provides for alternate class attendance and employment in business, industry, or government; thus, it allows students to
combine actual work experience with their college studies.) Also, it includes bachelor’s degrees in which the normal four
years of work are completed in three years.
Black, non-Hispanic: A person having origins in any of the black racial groups of Africa (except those of Hispanic origin).
Board (charges): Assume average cost for 19 meals per week or the maximum meal plan.
Books and supplies (costs): Average cost of books and supplies. Do not include unusual costs for special groups of students
(e.g., engineering or art majors), unless they constitute the majority of students at your institution.
Calendar system: The method by which an institution structures most of its courses for the academic year.
*Career and placement services: A range of services, including (often) the following: coordination of visits of employers
to campus; aptitude and vocational testing; interest inventories, personal counseling; help in resume writing, interviewing,
launching the job search; listings for those students desiring employment and those seeking permanent positions;
establishment of a permanent reference folder; career resource materials.
Carnegie units: One year of study or the equivalent in a secondary school subject.
Page 24 of 31
Common Data Set 2002-2003
Certificate: See Postsecondary award, certificate, or diploma.
Class rank: The relative numerical position of a student in his or her graduating class, calculated by the high school on the
basis of grade-point average, whether weighted or unweighted.
College-preparatory program: Courses in academic subjects (English, history and social studies, foreign languages,
mathematics, science, and the arts) that stress preparation for college or university study.
Common Application: The standard application form distributed by the National Association of Secondary School
Principals for a large number of private colleges who are members of the Common Application Group.
*Community service program: Referral center for students wishing to perform volunteer work in the community or
participate in volunteer activities coordinated by academic departments.
Commuter: A student who lives off campus in housing that is not owned by, operated by, or affiliated with the college. This
category includes students who commute from home and students who have moved to the area to attend college.
Contact hour: A unit of measure that represents an hour of scheduled instruction given to students. Also referred to as clock
hour.
Continuous basis (for program enrollment): A calendar system classification that is used by institutions that enroll
students at any time during the academic year. For example, a cosmetology school or a word processing school might allow
students to enroll and begin studies at various times, with no requirement that classes begin on a certain date.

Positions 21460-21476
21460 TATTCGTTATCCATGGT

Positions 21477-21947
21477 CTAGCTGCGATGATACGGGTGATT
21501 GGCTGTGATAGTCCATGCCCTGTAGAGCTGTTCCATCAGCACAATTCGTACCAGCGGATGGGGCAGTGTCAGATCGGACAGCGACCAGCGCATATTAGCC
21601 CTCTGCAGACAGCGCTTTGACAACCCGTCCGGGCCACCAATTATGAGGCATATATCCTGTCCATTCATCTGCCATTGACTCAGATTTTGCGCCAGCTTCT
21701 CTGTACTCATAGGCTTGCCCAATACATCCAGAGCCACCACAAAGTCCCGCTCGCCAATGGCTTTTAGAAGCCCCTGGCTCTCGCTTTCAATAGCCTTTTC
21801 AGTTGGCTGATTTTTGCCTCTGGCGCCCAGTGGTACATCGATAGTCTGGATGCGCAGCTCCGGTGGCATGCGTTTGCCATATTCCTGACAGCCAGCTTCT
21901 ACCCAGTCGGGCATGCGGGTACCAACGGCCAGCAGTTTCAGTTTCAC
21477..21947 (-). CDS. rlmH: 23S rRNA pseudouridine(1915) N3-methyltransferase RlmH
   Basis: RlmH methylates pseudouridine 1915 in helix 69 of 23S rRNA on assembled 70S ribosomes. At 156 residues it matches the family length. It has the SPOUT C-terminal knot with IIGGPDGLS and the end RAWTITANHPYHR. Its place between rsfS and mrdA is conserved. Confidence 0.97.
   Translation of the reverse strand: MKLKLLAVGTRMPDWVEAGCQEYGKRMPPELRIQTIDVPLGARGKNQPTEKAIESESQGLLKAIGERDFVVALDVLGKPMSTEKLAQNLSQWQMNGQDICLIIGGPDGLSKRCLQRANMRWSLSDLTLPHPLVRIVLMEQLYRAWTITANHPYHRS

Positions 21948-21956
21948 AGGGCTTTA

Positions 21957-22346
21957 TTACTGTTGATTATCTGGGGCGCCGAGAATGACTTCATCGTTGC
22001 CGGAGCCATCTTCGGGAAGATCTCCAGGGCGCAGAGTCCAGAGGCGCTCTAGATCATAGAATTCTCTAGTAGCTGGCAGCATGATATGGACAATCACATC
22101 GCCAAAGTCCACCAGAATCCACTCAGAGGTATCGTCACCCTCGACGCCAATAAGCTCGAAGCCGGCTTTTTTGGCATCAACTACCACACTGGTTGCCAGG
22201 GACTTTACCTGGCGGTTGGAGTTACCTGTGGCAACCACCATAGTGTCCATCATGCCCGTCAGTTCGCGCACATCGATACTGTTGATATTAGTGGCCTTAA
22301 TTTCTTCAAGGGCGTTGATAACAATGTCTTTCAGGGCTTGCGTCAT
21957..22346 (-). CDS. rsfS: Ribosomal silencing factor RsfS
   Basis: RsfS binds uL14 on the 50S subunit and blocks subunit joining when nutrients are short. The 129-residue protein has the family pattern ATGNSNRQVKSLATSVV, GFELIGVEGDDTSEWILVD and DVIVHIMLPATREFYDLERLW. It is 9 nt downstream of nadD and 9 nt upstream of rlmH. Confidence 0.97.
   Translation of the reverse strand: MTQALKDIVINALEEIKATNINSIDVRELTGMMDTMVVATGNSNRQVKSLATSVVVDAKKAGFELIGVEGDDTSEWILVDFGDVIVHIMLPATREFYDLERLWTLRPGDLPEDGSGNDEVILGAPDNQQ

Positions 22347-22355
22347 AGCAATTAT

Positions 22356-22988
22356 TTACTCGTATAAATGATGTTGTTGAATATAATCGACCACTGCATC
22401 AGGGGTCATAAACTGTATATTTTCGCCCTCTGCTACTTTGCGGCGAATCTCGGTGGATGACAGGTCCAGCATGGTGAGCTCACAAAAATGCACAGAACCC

Cooperative housing: College-owned, -operated, or -affiliated housing in which students share room and board expenses
and participate in household chores to reduce living expenses.
Cooperative (work-study plan) program: A program that provides for alternate class attendance and employment in
business, industry, or government.
*Counseling service: Activities designed to assist students in making plans and decisions related to their education, career,
or personal development.
Credit: Recognition of attendance or performance in an instructional activity (course or program) that can be applied by a
recipient toward the requirements for a degree, diploma, certificate, or other formal award.
Credit course: A course that, if successfully completed, can be applied toward the number of courses required for achieving
a degree, diploma, certificate, or other formal award.
Credit hour: A unit of measure representing an hour (50 minutes) of instruction over a 15-week period in a semester or
trimester system or a 10-week period in a quarter system. It is applied toward the total number of hours needed for
completing the requirements of a degree, diploma, certificate, or other formal award.
Cross-registration: A system whereby students enrolled at one institution may take courses at another institution without
having to apply to the second institution.
Deferred admission: The practice of permitting admitted students to postpone enrollment, usually for a period of one
academic term or one year.
Degree: An award conferred by a college, university, or other postsecondary education institution as official recognition for
the successful completion of a program of studies.
Degree-seeking students: Students enrolled in courses for credit who are recognized by the institution as seeking a degree
or formal award. At the undergraduate level, this is intended to include students enrolled in vocational or occupational
programs.
Differs by program (calendar system): A calendar system classification that is used by institutions that have
occupational/vocational programs of varying length. These schools may enroll students at specific times depending on the
Page 25 of 31
Common Data Set 2002-2003
program desired. For example, a school might offer a two-month program in January, March, May, September, and
November; and a three-month program in January, April, and October.
Diploma: See Postsecondary award, certificate, or diploma.